Gimme Hope Jo'anna

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"Gimme Hope Jo'anna"
Single by Eddy Grant
from the album File Under Rock
B-side "Say Hello to Fidel"
Released 1988 (1988)
Format 7", 12"
Recorded Blue Wave Studios, Saint Philip, Barbados
Length 3:47
Label Parlophone, EMI
Writer(s) Eddy Grant
Producer(s) Eddy Grant
Eddy Grant singles chronology
"Boys in the Street"
"Gimme Hope Jo'anna"
"Harmless Piece of Fun"

"Gimme Hope Jo'anna" is a song originally by Eddy Grant, a well-known anti-apartheid anthem from the 1980s, written during the apartheid era in South Africa. The song was banned by the South African government when it was released, but was widely played in South Africa nonetheless.[1] It reached #7 in the UK Singles Chart, becoming Grant's first Top 10 hit for more than five years.[citation needed]


The "Jo'anna" of the lyrics represents not only the city of Johannesburg, but also the South African Government and its apartheid policy.[citation needed] Soweto is a black township near Johannesburg, known for its role in the resistance to the apartheid laws. The South African army during the apartheid era was well known for "sneaking across the neighbours' borders" to fight in other countries, most notably in the Angolan Civil War. The archbishop is Desmond Tutu, who won the Nobel Peace Prize for his opposition to apartheid.

"She's got supporters in high up places, Who turn their heads to the city sun" represents the unwillingness of the international community, at first, to take action against the South African government and its apartheid system. It is also a reference to a South African luxury resort by the name of Sun City. "She even knows how to swing opinion, In every magazine and the journals" represents propaganda in the media and the Muldergate Scandal, which involved secret government subsidization of pro-apartheid media.[citation needed]

Eddy Grant performed a version of this song at the closing ceremony of the Indian Premier League T-20 cricket tournament on 25 May 2009. The song included a short reprise with the lyrics "...Jo'anna still runs this country" and the rest of the reprise in present tense.[citation needed]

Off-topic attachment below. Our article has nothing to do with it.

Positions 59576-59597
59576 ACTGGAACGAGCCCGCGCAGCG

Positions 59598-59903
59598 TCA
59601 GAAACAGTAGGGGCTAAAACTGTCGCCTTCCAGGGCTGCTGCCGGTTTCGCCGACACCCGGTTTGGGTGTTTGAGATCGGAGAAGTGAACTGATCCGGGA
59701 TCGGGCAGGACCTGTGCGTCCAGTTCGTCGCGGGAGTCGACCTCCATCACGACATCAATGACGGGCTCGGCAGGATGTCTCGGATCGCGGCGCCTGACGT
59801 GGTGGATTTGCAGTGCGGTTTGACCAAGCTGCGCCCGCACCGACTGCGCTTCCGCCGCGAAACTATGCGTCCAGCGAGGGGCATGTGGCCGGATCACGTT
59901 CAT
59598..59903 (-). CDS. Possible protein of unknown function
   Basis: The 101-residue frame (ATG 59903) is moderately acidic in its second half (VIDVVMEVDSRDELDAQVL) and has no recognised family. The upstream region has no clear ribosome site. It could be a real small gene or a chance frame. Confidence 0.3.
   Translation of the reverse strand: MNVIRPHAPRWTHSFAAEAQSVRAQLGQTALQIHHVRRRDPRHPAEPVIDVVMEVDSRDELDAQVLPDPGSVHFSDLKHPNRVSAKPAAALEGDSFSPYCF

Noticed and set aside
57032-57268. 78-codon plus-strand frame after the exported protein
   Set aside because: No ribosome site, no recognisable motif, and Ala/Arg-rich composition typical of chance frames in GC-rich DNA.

Cover versions[edit]

A cover was recorded by the South African Band, Dr. Victor and the Rasta Rebels.

The lyrics and melody were famously adapted for the Yop jingle, 'Gimme Yop, Me Mama'.

Argentine comedian Yayo Guridi in his 'Cantante Enmascarado' (The Masked Singer) persona sang a literal Spanish translation of this song on the Argentine humorous TV show 'Sin Codificar' on the episode that preceded the start of the 2010 FIFA World Cup. Johannesburg is the city where the Argentine National Football Team played its opening match against Nigeria. German a cappella band Basta also covered this song, dedicated to Germany's manager Joachim Löw. The song was also versioned by another two German punk bands, JBO[2] in 1995 and Not Available[3] in 1998.

Lou Bega also recorded a cover of this song for his album A Little Bit of 80's.

Wales football supporter band The Barry Horns changed the lyrics to create a terrace chant, to "Give Me Hope, Joe Allen", in honour of the Welsh central midfielder.

Track listings[edit]

7" single
  1. "Gimme Hope Jo'Anna" — 3:47
  2. "Say Hello to Fidel" — 4:41
12" maxi
  1. "Gimme Hope Jo'Anna"
  2. "Say Hello to Fidel"
  3. "Living on the Frontline" (live version)


Chart successions[edit]

Preceded by
"Tell It to My Heart" by Taylor Dayne
Dutch Top 40 number-one single
9 April 1988 - 7 May 1988 (5 weeks)
Succeeded by
"Yé ké yé ké" by Mory Kanté


  1. ^ "How Eddy Grant gave hope to South Africa". The Telegraph. Retrieved 29 June 2016. 
  2. ^ "Explizite lyrik". Retrieved 2012-06-24. 
  3. ^ "Resistance is futile". Retrieved 2012-06-24. 
  4. ^ a b c d e "Gimme Hope Jo'anna", in various singles charts (Retrieved 16 June 2008)
  5. ^ "De Nederlandse Top 40, week 14, 1988". Retrieved 17 March 2008. 
  6. ^ Salaverri, Fernando (September 2005). Sólo éxitos: año a año, 1959–2002 (1st ed.). Spain: Fundación Autor-SGAE. ISBN 84-8048-639-2. 
  7. ^ "Gimme Hope Jo'anna", UK Singles Chart (Retrieved 17 June 2008)
  8. ^ 1988 Austrian Singles Chart (Retrieved 17 June 2008)
  9. ^ "1988 Belgian Flanders Singles Chart" (in Dutch). Retrieved 7 March 2014. 
  10. ^ "Single top 100 over 1988" (pdf) (in Dutch). Top40. Retrieved 22 September 2010. 
  11. ^ 1988 Swiss Singles Chart (Retrieved 17 June 2008)
  12. ^
  13. ^ Elia Habib, Muz hit. tubes, p. 142 (ISBN 2-9518832-0-X)
  14. ^ "Les certifications depuis 1973, database" (in French). Infodisc. Retrieved 21 September 2010. 

External links[edit]